Author Topic: Wet Sump Two Stroke Engine  (Read 189 times)

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Offline joe_indi

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Wet Sump Two Stroke Engine
« on: February 07, 2023, 08:47:30 am »
This might seem a crazy idea, but I have been worrying it for years now.
I read an article about why two stroke are highly polluting the reason being they need oil in the fuel mix for lubrication because they use a dry sump and ports through the cylinder interconnecting the combustion and intake areas.  Having valves would help but then valves would need to run at crankshaft rpm causing valve float at working rpm.
I thought why there are two stroke diesels that run without this issue. But they need turbo chargers to supply the air and they use  valves only at the exhaust, but  the porting is still complex with lots of overlap. But in spite of all this the two stroke diesel is claimed to be more efficient that its four stroke counter part.
If i were to think of an alternative my priority would be to get the cam down to half speed of the crankshaft, but that would open and close the valve at the four stroke speed. Well, I thought why not add another valve that works directly opposite to the first valve?
For the past 10 years this had been a thought but seemed an impossibility when complex camshafts, timing belts or chain and head ports were even thought of.
But then this morning I was worrying this issue around like a bone because our two strokes seem backed up against the wall, because since yesterday the whole country is going for E20.
I had read this article  that claims anything above E10 is not going to do any good to two strokes with carbs
And this adds more to the gloom
I had been theorizing about making the chainsaw and brushcutter engines "inefficient by adding thicker cylinder gaskets or retarding the ignition timing to meet this issue , when the keyword inefficient hit me and then I thought of side valve flat heads for wet sump two strokes .
 Why not use the same set up as in those old flat head side valve engines that had inlet and exhaust on the same side. And, very importantly, simple wet sumps that never even needed an oil pump, but a simple splasher. Both the  valves in this design could work alternatively as exhaust valves. And, valve timings just cannot go wrong because both valves are activated by the same cam lobe. The only work here is to make both valves and their ports equal/identical.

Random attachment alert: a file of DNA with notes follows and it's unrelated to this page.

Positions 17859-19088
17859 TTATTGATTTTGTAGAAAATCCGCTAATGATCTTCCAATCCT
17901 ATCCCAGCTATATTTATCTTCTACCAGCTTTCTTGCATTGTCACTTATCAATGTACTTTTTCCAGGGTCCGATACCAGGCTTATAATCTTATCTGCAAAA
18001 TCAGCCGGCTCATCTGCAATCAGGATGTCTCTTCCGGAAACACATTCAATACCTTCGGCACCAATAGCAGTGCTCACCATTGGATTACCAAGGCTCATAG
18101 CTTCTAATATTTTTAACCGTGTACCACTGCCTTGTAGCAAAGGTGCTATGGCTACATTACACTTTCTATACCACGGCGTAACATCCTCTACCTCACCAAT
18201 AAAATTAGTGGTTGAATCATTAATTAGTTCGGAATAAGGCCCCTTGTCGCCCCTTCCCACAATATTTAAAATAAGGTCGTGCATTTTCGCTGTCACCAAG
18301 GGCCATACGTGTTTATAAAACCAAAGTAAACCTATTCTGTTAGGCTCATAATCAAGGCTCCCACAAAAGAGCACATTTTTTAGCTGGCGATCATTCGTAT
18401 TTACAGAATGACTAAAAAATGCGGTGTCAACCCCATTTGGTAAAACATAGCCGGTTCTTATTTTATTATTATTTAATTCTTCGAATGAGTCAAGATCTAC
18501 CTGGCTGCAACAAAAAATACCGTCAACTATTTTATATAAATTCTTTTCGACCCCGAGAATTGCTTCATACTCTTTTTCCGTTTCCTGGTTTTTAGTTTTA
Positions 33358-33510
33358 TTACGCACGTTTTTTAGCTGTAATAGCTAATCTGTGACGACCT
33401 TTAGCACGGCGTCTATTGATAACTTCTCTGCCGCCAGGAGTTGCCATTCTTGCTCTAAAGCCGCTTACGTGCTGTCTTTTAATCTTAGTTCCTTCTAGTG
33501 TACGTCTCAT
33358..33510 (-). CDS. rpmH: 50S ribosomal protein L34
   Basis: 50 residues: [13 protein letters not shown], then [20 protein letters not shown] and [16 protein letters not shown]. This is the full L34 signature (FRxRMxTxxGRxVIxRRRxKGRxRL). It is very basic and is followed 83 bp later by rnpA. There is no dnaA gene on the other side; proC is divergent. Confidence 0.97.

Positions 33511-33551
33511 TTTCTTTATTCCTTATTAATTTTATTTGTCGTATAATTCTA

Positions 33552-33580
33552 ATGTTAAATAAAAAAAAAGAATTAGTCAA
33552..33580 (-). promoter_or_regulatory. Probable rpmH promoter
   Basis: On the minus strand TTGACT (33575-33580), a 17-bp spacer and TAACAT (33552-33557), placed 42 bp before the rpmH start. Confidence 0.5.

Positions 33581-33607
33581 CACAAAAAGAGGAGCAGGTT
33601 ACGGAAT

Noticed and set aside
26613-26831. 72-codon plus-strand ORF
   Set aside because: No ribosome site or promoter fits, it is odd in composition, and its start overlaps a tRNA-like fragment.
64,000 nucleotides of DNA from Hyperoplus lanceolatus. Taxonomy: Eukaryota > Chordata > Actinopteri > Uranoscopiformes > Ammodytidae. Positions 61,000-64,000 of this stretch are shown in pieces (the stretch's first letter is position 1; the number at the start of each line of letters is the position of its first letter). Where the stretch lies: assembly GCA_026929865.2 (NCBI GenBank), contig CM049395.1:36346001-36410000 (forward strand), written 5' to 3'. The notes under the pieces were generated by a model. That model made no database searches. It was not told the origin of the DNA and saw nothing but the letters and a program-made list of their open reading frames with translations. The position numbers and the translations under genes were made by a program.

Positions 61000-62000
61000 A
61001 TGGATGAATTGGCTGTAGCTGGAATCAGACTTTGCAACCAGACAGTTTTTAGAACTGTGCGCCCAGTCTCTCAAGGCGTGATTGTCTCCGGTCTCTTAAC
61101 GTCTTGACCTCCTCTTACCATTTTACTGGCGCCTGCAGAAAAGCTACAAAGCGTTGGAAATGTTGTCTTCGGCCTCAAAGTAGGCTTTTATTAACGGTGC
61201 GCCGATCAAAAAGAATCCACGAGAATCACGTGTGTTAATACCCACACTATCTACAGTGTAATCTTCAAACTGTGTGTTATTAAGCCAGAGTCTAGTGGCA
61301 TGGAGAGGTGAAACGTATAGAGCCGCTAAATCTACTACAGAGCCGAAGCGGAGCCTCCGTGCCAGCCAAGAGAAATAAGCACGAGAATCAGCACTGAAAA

Then the thought was what about the inlet?. I dont think a turbo is necessary only some kind of blower to give a higher positive pressure than atmospheric pressure. Maybe some kind of injector could 'charge' the air. Some kind of valve maybe a simple butterfly could help give the required variable throttle.
I have all this in my mind now, but, I dont know where that inlet should be. That flat head with only a spark plug seems the ideal place, or should it be a port on the cylinder wall that is opened when the piston is on the downward stroke. Mechanics, engineers, I would welcome suggestions on this.
Someone might say "You have not thought of ignition" , well I have thought of ignition and I know it needs no work because these engines have the cdi or pointless ignition system usually mounted at the flywheel so that it generates sparking current at every stroke.
I am already eyeballing a locally available Chinese side valve engine, probably a B&S clone.
Right now as a first step all I want it to do is run like a two stroke, without oil mixed in the fuel (naturally)   for a few seconds, using a small blower and a soaked ball of cotton to do the function of that air fuel mixture.
Do I drill a port on the cylinder wall or on the head, that is where I need advice and why

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